Studio: 900 Philinda Avenue,

Specialties: Environmentally correct green architecture, modernist/contemporary design

Notable Projects: Santa Barbara Hillel in Isla Vista; La Casa de Maria; Laguna Cottages for Seniors; El Zoco artists’ lofts; Trinity Episcopal Church remodel; All-Saints-by-the-Sea Episcopal Church remodel

Upcoming: Unity Church of Santa Barbara (interior upgrades and creation of outdoor gathering place); La Cumbre Country Club (pool facilities renovation)

“We’re eclectic,” said Dennis Thompson, president of Thompson Naylor Architects, an area firm with a formidable foothold in sustainability for more than 25 years. “We’ll do traditional; we’ll do contemporary or kind of a blend.”

Thompson said his firm’s clientele is about 70 percent residential, 30 percent nonprofits, such as religious institutions and private schools, and 90 percent of their work is in Santa Barbara County, mostly on the South Coast.

As part of the Green Building Alliance of Santa Barbara, Thompson Naylor has long championed sustainable design, organizing solar design and related conferences since the early 1980s. His firm — cofounded by his professional partner of 30 years, Susette Naylor — has become an award-winning leader in environmentally correct building.  

“By choice and by accident, we’re local,” said Thompson, whose firm only handles Ventura and Santa Barbara County projects. (Permit-wise, Los Angeles is “a whole other ball of wax.”)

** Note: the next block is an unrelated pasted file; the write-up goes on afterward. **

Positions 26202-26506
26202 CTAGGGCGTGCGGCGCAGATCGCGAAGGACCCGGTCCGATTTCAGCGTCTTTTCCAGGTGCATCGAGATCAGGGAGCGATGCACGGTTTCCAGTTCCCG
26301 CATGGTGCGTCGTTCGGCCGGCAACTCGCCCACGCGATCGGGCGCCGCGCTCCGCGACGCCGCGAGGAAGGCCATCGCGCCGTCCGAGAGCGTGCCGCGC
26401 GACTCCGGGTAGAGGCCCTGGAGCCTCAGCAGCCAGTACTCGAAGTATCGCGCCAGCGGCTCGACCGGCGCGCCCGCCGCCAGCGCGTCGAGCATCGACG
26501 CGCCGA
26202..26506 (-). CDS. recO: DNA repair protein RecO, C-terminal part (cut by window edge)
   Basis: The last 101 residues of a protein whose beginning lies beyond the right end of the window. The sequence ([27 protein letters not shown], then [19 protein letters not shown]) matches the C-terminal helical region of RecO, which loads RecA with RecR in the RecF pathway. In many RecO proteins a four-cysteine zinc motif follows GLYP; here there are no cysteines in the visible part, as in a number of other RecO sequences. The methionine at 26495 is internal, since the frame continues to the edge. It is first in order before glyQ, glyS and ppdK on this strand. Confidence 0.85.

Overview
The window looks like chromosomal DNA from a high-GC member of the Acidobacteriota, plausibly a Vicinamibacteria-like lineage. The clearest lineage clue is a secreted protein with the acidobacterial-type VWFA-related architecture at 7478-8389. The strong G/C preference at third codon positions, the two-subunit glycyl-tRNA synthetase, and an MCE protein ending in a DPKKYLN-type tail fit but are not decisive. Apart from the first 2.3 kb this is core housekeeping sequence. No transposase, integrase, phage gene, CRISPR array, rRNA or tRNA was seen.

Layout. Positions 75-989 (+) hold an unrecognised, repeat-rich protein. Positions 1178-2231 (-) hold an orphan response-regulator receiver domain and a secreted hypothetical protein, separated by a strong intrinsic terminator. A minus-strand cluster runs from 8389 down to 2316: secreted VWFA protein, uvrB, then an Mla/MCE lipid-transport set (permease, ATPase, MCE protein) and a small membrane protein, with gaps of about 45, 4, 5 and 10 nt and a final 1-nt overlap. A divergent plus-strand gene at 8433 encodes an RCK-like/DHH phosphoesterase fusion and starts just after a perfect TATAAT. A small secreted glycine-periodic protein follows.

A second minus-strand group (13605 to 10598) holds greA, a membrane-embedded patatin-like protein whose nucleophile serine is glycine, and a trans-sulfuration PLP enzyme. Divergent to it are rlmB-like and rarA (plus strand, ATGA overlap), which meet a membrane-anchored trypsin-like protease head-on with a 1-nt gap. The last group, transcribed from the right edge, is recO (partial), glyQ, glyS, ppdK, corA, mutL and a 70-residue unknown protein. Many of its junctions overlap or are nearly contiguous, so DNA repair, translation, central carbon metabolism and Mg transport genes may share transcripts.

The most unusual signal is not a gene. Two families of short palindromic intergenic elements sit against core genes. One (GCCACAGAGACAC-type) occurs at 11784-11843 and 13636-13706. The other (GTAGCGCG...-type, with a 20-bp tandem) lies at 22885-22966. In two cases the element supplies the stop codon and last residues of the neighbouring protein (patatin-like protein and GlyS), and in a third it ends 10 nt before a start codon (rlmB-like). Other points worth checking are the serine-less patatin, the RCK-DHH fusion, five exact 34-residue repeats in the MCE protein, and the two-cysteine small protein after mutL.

“There’s not a lot of new construction here. I can trace my career in terms of forest fires,” Thompson continued, half-jokingly.

Working in the shadow of Santa Barbara’s historically dominant Spanish Colonial Revival style has not been overly oppressive, Thompson said, largely because beyond El Pueblo Viejo District, fidelity to the Mediterranean style is not an issue.

There are other single-family-unit design boards to impress — in Summerland, Goleta, etc.

“We almost always have to pay attention to some kind of regional compatibility. Within that regime, there’s a certain kind of freedom.”

Certain communities, such as Isla Vista, do offer more creative license. “You can just see it when you drive through there,” he said. “It doesn’t look like Santa Barbara at all, evolving with modernist buildings.” Ditto Montecito and Camarillo: “They don’t have much design review there.”

One of his proudest achievements is the three-couple residence Victoria Garden Mews. “The people had their heart and soul in it,” Thompson said.

Thompson first became environmentally conscious while attending UC Berkeley (following Princeton undergrad) during the 1974 Arab oil embargo. “That was a wake-up call to everybody,” he said. “[As architects], we’re part of the problem and part of the solution.”

Thanks to his first wife’s UCSB schooling, the Angeleno came to Santa Barbara and never left. The Community Environmental Council is where he “got a second education,” becoming an early green adopter.

The good news is that California leads the way nationally in codifying the very energy-conservation advocacy he once battled for. “It hasn’t always been easy to convince people to spend extra to make their homes green. Now it’s legislated, so we don’t have to argue it,” Thompson said. All new California houses must have net-zero energy by 2020; commercial buildings, by 2030.

“The beauty of Cali is we haven’t had to build a power plant in 30 years,” Thompson said. “Our standard is the level of European countries. We’re comparable to Sweden and Germany. I’m absolutely proud to be a resident of a state that takes global warming seriously.”

Thompson enjoys new challenges. In 2008, the longtime Mesa resident cofounded Mesa Architects ( Their biggest accomplishment: turning Cliff Drive into a bike-friendly neighborhood street instead of a city highway.

“It felt great to have normally competing architects collaborating,” he said.


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